Otter, lawmakers consider deposits into K-12 piggy bank

The state took $20.8 million out of its public schools savings account to cover unexpected expenses.

And that means Gov. Butch Otter and the 2018 Legislature will have to decide whether to put money back into the bank.

State budget analysts expect the Public Education Stabilization Fund to carry a $65.3 million balance on June 30, the end of the 2017-18 budget year. That would be the smallest year-end balance since 2013.

Growth is driving the two biggest transfers out of PESF. The state is taking out $8.9 million to fund the career ladder salary plan — and provide raises to teachers added during the 2016-17 school year. Another $7.4 million will go to cover unexpected costs in Idaho’s advanced opportunities program — which provides high school students with a $4,125 line of credit to take college-level classes.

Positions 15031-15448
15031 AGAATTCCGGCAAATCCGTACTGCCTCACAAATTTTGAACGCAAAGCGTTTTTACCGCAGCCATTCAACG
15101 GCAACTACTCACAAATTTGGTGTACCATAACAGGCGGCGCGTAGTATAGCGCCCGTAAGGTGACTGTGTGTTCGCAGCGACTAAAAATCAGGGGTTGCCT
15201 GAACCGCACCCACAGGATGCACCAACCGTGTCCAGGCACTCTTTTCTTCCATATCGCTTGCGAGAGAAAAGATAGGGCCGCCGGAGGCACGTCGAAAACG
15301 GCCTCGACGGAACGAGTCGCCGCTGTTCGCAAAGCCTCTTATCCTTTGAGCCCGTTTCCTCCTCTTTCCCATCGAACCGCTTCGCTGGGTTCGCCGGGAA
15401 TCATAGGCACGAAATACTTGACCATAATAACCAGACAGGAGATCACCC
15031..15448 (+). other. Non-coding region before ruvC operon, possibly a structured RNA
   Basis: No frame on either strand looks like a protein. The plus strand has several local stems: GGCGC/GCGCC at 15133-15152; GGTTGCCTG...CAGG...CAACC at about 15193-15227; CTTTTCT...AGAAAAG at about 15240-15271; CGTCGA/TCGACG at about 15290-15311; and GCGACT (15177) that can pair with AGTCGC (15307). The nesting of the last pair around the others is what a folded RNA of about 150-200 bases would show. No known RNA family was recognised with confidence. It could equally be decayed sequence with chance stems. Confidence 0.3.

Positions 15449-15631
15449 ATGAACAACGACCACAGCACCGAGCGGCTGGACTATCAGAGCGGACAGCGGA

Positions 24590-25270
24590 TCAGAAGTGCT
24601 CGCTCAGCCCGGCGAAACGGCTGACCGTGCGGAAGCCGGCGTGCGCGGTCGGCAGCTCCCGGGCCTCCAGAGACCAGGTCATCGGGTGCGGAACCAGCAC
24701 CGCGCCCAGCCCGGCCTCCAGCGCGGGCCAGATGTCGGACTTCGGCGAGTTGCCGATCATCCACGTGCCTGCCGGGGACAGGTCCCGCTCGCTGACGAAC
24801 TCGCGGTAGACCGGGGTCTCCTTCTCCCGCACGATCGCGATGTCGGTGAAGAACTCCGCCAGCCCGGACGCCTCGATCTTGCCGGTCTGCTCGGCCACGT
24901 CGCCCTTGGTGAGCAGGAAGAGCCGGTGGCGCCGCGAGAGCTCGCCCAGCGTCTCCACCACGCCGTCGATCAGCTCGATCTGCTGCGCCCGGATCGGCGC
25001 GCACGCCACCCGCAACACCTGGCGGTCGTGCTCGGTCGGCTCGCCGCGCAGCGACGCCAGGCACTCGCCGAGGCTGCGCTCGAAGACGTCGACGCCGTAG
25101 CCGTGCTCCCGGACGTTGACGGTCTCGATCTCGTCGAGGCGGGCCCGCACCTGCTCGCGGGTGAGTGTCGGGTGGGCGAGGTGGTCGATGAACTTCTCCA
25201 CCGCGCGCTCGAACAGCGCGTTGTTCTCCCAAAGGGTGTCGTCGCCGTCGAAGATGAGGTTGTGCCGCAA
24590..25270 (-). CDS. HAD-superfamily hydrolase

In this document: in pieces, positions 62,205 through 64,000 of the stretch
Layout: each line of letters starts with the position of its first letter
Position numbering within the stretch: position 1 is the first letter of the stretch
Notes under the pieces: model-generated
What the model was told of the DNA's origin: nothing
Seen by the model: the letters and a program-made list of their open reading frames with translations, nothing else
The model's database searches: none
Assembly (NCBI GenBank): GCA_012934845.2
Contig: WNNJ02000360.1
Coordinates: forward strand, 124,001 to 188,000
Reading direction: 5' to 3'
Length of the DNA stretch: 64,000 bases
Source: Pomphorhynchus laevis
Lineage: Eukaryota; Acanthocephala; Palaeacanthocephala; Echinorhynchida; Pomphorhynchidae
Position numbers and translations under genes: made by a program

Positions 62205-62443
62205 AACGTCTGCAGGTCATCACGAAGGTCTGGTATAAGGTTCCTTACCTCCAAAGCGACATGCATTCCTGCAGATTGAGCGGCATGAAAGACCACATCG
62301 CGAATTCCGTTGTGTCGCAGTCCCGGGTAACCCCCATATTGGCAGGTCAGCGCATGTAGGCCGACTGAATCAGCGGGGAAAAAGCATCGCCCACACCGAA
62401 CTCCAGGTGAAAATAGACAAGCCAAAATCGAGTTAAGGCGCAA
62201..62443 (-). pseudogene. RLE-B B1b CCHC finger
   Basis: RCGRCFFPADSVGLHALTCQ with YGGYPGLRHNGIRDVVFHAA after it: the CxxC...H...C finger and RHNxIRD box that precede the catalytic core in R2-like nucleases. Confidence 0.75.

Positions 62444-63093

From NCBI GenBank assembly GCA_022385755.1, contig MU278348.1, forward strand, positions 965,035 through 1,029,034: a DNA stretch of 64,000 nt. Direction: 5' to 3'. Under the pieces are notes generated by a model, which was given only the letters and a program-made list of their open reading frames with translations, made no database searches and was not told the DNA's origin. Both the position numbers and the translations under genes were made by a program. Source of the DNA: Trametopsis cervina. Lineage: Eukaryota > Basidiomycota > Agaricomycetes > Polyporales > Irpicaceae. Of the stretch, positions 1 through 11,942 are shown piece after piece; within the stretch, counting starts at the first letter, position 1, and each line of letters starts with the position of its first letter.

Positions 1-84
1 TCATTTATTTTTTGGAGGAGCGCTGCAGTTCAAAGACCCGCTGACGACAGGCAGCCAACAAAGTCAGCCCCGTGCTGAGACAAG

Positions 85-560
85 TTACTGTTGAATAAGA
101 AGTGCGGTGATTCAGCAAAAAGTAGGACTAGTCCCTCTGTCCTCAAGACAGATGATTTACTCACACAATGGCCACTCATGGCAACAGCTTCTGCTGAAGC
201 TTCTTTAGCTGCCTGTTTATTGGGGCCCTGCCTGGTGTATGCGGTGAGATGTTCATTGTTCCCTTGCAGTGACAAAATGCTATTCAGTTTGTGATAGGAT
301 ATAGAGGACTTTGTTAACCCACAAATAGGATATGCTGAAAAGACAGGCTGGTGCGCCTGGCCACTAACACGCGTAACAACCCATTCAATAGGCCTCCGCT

PESF is important because it cushions the K-12 budget against the unexpected. That can be a relatively small variable — such as the growth in the advanced opportunities program — or a seismic shift in the budget. During the Great Recession, the state used PESF to shield public schools against further spending cuts, and nearly zeroed out the account in the process.

Otter’s budget proposal includes a $32 million transfer back into PESF. Rep. Wendy Horman, R-Idaho Falls, a key member of the budget-writing Joint Finance-Appropriations Committee, says she wants the state to at least replenish the money withdrawn from the account.

The 2017 Legislature passed a non-binding law that requires budget-writers to at least consider replacing funds pulled out of PESF.

Kevin Richert

Kevin Richert

Senior reporter and blogger Kevin Richert specializes in education politics and education policy. He has more than 30 years of experience in Idaho journalism. He is a frequent guest on "Idaho Reports" on Idaho Public Television and "Idaho Matters" on Boise State Public Radio. Follow Kevin on Twitter: @KevinRichert. He can be reached at [email protected]

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